"The Refugees In Greece Are Living In Tents You'd Buy From Argos." | Charity Right Malaysia

Rafik Aziz went on our trip to Greece in April 2018, with his wife, Amber. He got to see the work we’re doing with refugees in Lesbos first-hand. Together, Rafik and Amber raised over £2,200 for this food project. We had a chat with Rafik to hear his thoughts about his time there.

Eman: Salaam Rafik! You came back from visiting our food project in Greece a couple of weeks ago. Why did you want to go?

Rafik: Wa alaikum salaam. It was really last minute actually. It happened very quickly. It was my wife’s idea to go on this trip. She really wanted to go, and I thought this was a great opportunity so I decided to join her.

Eman: Before you left, how were you feeling?

Rafik: A was a little bit nervous. I’d never been before, and I’d never done anything like this. I’d always wanted to though. As I get older, I really want to utilise my time better and get more involved with charity work.

Eman: You went to Moria Camp in Lesbos, where we’re cooking and distributing hot meals to vulnerable women and child refugees. What do you think of the work we’re doing there?

Rafik: Actually, I think the work Charity Right is doing is excellent. You’re on the ground, and you’ve created partnerships with brilliant organisations who can help get this food delivered to the people who need it. I like that Charity Right brings Islam to this camp, without actually talking about Islam or mentioning it. I saw Christian churches had donated so much flour. It’s good that Muslims can be seen there too doing some good work. At the end of the day, there are refugees there from all different religions. And they all just want a better life.

Eman: What did you think of Moria refugee camp?

Rafik: It’s completely different to what you see on the TV and news. There are so many more refugees than the statistics say. The camp has a certain capacity that is not being adhered to. There are too many people living there, and it is completely overcrowded. People are living in tents that you would buy from Argos. They’re very basic tents, and they’re not sustainable – especially in the rain and snow.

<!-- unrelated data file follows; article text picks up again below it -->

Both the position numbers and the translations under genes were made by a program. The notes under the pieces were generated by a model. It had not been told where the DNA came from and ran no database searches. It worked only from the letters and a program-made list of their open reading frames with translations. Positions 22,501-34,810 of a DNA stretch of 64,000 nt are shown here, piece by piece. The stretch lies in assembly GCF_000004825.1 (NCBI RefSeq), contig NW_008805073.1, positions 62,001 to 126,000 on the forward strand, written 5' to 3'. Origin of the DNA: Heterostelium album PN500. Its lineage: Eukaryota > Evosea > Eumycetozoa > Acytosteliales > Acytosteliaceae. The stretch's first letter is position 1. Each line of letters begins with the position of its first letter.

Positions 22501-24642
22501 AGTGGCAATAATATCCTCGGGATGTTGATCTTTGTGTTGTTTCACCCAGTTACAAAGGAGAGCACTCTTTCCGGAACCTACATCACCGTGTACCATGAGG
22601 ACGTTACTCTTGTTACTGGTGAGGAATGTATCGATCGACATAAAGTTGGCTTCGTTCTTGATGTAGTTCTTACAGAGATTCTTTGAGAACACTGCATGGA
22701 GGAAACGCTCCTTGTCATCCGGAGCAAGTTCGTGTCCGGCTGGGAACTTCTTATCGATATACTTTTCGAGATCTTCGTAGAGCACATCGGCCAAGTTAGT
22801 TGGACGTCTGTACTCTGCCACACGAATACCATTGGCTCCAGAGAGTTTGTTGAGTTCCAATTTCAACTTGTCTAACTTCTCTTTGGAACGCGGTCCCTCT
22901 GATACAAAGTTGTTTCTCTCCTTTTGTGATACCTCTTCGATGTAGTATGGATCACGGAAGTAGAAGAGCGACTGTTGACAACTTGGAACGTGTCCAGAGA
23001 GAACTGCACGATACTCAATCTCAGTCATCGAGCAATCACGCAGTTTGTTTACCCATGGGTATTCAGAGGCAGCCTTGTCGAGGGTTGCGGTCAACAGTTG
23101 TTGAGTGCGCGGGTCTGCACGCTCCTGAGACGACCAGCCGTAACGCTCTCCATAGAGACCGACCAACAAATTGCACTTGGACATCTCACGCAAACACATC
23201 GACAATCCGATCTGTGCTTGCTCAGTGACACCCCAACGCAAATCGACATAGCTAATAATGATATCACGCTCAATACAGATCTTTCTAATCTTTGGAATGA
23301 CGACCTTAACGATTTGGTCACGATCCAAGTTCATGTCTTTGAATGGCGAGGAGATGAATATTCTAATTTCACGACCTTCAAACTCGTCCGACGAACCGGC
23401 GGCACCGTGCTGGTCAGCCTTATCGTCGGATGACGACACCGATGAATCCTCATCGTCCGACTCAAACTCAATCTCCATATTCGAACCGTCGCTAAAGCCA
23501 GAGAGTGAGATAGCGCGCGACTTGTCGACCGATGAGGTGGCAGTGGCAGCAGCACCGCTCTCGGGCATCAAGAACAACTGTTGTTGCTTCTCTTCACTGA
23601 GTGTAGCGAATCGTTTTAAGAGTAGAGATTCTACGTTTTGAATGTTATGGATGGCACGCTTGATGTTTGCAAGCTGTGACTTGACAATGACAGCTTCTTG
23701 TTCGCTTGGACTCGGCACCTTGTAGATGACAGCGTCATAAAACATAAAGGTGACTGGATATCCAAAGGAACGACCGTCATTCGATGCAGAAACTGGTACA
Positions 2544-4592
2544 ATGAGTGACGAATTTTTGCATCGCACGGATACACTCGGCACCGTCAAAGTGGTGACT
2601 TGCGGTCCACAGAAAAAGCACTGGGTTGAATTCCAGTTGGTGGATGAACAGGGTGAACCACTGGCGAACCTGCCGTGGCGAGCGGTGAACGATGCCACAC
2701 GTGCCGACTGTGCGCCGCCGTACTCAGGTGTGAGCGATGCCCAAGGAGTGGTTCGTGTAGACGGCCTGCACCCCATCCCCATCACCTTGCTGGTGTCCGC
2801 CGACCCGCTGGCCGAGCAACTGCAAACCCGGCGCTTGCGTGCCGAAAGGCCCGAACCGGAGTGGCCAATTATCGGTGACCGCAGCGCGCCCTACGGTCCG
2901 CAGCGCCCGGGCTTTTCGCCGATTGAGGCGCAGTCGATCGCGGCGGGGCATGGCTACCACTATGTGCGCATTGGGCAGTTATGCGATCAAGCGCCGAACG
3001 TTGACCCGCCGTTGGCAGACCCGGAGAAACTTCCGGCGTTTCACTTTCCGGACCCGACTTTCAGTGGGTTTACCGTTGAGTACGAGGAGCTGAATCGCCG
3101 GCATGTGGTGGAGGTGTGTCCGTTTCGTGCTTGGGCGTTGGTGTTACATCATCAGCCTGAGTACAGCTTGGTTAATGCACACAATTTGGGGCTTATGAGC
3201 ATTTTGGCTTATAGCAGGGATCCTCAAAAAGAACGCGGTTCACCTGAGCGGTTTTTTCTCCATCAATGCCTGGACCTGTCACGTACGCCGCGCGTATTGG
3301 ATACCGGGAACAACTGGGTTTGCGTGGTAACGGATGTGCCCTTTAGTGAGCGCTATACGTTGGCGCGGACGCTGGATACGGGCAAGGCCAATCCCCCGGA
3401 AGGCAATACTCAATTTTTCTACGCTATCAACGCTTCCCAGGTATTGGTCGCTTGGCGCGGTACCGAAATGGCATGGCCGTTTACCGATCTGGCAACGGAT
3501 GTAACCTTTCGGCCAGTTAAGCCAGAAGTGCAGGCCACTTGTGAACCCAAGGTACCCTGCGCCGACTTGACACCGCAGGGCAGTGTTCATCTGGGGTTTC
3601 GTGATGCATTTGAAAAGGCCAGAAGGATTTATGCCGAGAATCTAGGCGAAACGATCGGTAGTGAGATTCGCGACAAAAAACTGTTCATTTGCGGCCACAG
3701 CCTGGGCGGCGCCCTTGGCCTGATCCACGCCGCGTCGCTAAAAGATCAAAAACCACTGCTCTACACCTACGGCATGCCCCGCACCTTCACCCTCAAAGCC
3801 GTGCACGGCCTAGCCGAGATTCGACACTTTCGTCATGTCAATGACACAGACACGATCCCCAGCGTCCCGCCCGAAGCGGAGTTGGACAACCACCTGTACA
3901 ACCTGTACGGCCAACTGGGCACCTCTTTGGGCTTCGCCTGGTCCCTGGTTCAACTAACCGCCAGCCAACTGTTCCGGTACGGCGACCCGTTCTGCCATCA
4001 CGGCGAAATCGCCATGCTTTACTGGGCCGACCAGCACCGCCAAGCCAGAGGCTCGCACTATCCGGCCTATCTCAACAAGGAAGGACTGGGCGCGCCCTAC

Eman: What did you do while you were there?

Rafik: Of course I helped prepare and distribute food. But I also thought it was important to meet refugees, and to talk to them. I wanted to say hello and get to know them a little. And, you know, you could tell they were so happy to just have that conversation.

The majority of refugees there are Syrian, and there are lots of Iraqis, and Afghans too. I also met some Pakistanis, Nigerians, and Somalis. The Syrians would tell me how they felt caught in the middle of a war between their government and various groups. They just want to protect their children and keep them as safe as possible.

Eman: How were the people you met?

Rafik: Well, you know, about 20 years ago I travelled to Damascus in Syria – a long time before the war. So I already knew the Syrian people. They’re the kind of people who are so friendly. They’re not a people that would ever want to beg, but now they find themselves begging. They’re the warmest, nicest, friendliest people I’ve come across. When I was there, everyone got along; Sunnis, Shias – there was even intermarriage between these communities. They were all mixed together like a big pot of sushi [laughs]. They were peaceful. They were happy.

Eman: And what would you say to people who are thinking about going out to Greece with us, but are worried about going?

Rafik: I’d say: you’re not going to a warzone. It’s safe. This is a European camp. Obviously, you have to be careful and take the normal precautions that you’d take when travelling anywhere. And there are lots of other organisations there too. I saw lots of non-governmental organisations there; I saw UN tents, and lots of Christian charities too.

Eman: How can people in Britain help?

Rafik: Donations are important. But I’d suggest that people go there. Go to Greece. See what’s happening with your own eyes. It’s difficult to describe the satisfaction you get from helping people. It’s a unique experience – kind of like Hajj [the obligatory pilgrimage for Muslims]. It’s indescribable. And it’s an experience that’s different for everyone. I want my 21-year-old son to go, and I think every young person should go. It’s an absolute eye-opener.

The other thing I would say is when you visit these camps: be kind. Open doors, smile, hug people, be nice. Don’t ever look down on them. This could be have been us. It could have been any of us. The Syrians are a very educated people. 15 years ago, they would never have thought something like this would happen to them.

Eman: Thank you so much for taking the time to speak to me today. Do you have any last thoughts you’d to share?

Rafik: Yes. Charity Right is doing an excellent job. Your objective is great. Lots of other charities go to a place, supply what’s needed, take some photos, and then leave. With Charity Right, this is a long term project. You’re cooking for these people. You’re offering hot food. You’re staying. That’s what they really need.

One more thing: don’t forget to supplicate for these people. Keep them in your prayers.

This campaign has ended. You can donate for other projects here.

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